LATEST REGULATORY DEVELOPMENTS IMPACTING
THE FINANCIAL SERVICES INDUSTRY
Since taking on the role in November 2017, Comptroller of the Currency Joseph Otting has been relatively circumspect regarding his views on the banking industry, bank regulation, and bank regulatory reform.
Just over two months after the Senate passed the Economic Growth, Regulatory Relief, and Consumer Protection Act (S 2155), the House voted 258-159 (with 33 Democrats voting “yea”) to pass S 2155 without amendments. S 2155 was quickly signed into law by President Donald Trump.
In a rare bipartisan vote, 16 Democrats and one Independent who caucuses with the Democrats joined with 50 Republicans to pass Senate Bill 2155, the Economic Growth, Regulatory Relief, and Consumer Protection Act (Senate Bill).
In pointed and detailed public remarks, Federal Reserve Board Vice Chairman for Supervision Randal Quarles said on Monday that the Volcker Rule is “an example of a complex regulation that is not working well” and proposed a number of possible changes to the Volcker Rule.
US financial reform at the congressional and regulatory agency levels continues to move along—albeit more in fits and starts than in a blaze of big happenings. Below is a recap on where matters currently stand.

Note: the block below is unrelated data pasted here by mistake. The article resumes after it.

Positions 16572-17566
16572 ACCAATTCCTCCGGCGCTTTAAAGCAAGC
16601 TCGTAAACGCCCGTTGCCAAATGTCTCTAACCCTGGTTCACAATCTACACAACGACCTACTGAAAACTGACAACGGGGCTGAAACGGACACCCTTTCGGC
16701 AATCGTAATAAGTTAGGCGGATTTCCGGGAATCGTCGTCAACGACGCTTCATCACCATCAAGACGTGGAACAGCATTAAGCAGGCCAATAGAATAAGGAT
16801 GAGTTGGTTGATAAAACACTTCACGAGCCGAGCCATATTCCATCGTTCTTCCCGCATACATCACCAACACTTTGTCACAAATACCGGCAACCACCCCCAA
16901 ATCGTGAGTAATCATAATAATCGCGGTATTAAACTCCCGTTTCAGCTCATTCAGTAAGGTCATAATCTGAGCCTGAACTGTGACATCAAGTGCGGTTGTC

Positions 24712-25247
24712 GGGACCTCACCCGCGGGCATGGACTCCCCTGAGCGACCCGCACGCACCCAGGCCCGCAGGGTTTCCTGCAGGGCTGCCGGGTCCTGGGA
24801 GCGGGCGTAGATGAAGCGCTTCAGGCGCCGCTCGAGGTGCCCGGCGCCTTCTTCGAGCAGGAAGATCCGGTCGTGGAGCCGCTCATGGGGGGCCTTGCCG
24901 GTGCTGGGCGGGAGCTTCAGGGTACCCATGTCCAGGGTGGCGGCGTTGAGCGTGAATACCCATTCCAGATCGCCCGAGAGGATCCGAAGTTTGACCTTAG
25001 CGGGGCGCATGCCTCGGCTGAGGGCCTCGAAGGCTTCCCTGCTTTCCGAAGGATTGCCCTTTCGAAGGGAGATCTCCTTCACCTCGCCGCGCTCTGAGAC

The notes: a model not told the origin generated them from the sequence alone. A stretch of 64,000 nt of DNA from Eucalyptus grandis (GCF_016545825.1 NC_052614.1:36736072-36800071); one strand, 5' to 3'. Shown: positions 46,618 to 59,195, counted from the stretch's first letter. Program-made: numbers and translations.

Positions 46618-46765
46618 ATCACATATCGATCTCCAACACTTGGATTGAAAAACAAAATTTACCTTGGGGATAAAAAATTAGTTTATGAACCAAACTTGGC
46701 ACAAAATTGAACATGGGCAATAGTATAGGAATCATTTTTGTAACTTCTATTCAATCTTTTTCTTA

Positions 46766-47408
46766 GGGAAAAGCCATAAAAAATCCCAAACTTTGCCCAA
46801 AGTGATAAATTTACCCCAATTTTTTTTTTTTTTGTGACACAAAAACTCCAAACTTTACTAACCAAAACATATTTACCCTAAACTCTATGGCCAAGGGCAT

The rise of cryptocurrencies and initial coin offerings (ICOs) undoubtedly shows that we live in interesting times that regularly present us with new and innovative products, markets, and opportunities. When the words “new” and “innovative” come to mind, the federal government is usually not part of the conversation.
Targeted bipartisan financial regulatory reform legislation announced last month has been approved by the Senate Banking Committee after a markup session on December 5.
The Office of the Comptroller of the Currency’s (OCC) decision to grant a national bank charter to a new community bank outside of a major money center historically was not the stuff of national press coverage.
In a series of agency actions culminating with Federal Deposit Insurance Corporation (FDIC) approval on September 27, the three federal banking agencies (FDIC, Office of the Comptroller of the Currency
The Office of the Comptroller of the Currency (OCC), the Federal Reserve Board (Board), and the Federal Deposit Insurance Corporation (FDIC) (collectively, the Agencies) have jointly announced a proposed rulemaking that would extend the existing transitional periods for certain regulatory capital deductions and risk weights (Proposed Rule).